My nani, handed me this recipe of Chole, very casually over dinner one day. I scrambled up and wrote it down. Over the years, I have also perfected this recipe with trials and error. And while it still does not taste like how she or her mom made it, it stills holds good on it’s own….
Fondue and a Picnic. That’s what the heading should be! We were in Mahabaleshwar, my friend Nishi and me. Every day, pre-lunch we opened a bottle of Prosecco and made short work of it. We would keep chatting and pouring a small finger worth (for two reasons- one – it felt like we were drinking less, and two – it kept chilled while we drank.)…
The Daughter made another demand — I’m so pleased she has got into cooking! The chef in me feels fulfilled and the mom and me feel happy! 😛
I make this salad very often at home. It needs to be served really really chilled, so it is a good idea to make it a wee bit in advance.
It’s a messy salad though! Be prepared for a white moustache and a few drips down your chin! But it’s worth the dishevelled look you will sport while eating it.
Look for crisp cucumbers with a clean green interior. I always cut off the side of the cucumber and taste it before using it. Sometimes cucumbers can be very very bitter, and even one bitter cucumber in a salad of 20 cucumbers can spoil the entire dish. Taste it and throw it away if its bitter. (You can always chuck it in the compost pile of course!)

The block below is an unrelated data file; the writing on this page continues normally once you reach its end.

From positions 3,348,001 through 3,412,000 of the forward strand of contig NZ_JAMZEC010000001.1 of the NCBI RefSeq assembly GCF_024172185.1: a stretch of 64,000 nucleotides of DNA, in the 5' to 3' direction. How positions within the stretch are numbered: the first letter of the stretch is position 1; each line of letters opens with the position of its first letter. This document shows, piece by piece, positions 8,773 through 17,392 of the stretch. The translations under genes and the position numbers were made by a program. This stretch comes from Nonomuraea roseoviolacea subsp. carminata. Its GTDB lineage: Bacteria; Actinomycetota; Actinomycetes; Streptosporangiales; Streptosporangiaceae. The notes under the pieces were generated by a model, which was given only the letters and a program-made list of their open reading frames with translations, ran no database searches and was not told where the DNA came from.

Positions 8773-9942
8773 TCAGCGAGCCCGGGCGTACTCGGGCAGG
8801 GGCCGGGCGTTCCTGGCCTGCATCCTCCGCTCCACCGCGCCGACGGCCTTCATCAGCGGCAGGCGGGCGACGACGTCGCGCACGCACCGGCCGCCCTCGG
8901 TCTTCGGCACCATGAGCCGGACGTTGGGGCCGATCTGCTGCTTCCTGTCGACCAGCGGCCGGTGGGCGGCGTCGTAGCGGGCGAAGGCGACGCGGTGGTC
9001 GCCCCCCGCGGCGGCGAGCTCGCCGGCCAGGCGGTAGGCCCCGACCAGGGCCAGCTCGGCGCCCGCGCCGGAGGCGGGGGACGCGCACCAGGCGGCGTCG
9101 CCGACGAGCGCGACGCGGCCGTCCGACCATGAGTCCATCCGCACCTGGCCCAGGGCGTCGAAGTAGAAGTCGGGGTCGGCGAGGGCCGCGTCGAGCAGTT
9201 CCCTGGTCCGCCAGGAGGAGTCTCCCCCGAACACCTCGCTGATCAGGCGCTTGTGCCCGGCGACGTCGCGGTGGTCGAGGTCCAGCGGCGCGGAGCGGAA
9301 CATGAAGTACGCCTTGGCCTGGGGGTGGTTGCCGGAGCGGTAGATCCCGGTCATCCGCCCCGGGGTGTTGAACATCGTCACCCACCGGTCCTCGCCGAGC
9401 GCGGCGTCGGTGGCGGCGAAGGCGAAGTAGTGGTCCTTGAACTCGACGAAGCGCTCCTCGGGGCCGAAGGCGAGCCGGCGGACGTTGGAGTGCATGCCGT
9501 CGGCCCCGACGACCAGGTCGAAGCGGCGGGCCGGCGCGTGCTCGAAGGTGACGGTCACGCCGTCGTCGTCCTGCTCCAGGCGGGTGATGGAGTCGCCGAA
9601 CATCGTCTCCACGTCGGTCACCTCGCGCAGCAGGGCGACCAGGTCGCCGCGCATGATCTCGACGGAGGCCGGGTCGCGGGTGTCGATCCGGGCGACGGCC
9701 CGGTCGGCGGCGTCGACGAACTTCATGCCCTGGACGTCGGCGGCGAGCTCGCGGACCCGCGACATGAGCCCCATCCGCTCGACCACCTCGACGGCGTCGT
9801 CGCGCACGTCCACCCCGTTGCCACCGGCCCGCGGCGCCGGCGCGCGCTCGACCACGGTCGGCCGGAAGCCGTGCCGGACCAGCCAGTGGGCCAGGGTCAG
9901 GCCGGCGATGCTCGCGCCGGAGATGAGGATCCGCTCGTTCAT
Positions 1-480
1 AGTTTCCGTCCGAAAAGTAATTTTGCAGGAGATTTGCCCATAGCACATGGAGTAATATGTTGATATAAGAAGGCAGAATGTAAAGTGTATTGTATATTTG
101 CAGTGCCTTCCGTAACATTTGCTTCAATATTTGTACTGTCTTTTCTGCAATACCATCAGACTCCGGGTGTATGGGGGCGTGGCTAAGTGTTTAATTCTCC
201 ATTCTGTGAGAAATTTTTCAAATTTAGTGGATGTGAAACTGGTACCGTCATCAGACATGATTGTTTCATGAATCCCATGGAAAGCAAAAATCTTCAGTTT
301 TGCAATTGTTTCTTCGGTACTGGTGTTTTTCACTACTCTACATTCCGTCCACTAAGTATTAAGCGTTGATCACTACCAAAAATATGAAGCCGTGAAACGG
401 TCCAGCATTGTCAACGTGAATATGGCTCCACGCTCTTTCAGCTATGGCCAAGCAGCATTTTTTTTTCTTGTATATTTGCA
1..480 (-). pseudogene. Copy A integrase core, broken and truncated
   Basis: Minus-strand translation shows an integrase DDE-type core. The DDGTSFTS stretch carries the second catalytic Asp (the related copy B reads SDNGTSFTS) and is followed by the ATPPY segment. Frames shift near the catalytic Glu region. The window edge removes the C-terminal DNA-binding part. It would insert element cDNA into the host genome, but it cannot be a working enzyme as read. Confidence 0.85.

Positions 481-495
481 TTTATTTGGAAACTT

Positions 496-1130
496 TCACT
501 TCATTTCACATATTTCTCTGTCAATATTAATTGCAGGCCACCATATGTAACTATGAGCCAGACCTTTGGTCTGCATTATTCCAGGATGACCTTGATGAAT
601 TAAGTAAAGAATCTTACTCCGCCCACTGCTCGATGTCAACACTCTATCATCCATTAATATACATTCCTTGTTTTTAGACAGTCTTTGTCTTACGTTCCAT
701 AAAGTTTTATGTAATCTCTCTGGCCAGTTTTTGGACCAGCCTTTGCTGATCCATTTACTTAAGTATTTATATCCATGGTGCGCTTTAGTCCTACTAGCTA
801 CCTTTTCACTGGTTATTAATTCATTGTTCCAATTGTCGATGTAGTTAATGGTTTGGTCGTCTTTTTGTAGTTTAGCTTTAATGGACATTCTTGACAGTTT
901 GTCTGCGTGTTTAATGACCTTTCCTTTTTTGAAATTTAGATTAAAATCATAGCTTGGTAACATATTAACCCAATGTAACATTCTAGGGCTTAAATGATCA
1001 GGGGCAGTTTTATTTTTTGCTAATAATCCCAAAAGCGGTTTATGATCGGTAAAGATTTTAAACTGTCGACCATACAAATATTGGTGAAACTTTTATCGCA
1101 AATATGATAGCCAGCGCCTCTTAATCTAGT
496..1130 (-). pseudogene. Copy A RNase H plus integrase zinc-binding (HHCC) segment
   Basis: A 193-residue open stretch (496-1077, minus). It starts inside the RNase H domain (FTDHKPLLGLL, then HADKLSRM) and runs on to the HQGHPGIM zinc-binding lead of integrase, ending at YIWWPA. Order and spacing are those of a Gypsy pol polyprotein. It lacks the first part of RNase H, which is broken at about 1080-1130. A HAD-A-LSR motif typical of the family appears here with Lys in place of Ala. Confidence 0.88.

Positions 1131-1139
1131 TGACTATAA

The yoghurt should be thick, so hang it for an hour or so if you want. There is zero neatness in this salad, so there really isn’t any right or wrong way to fill it. Slice the spring onions really thin and small. Garlic can be upped as per your taste. To my mind, too much garlic takes away the sweetness of the yoghurt and the original taste of the cucumber.
I add a little of chilli flakes, but you can always add some herbs too – parsley, thyme, oregano. Don’t use very strong herbs. Again – it takes away the original flavours.
The boats can get very wobbly, as the base is rounded. You can slice off a small part of the cucumber from the bottom to make a little steadier base. But – mostly, it will wobble and fall a little to the side, but if the yoghurt is not too drippy things should not slide out and drip into the plate.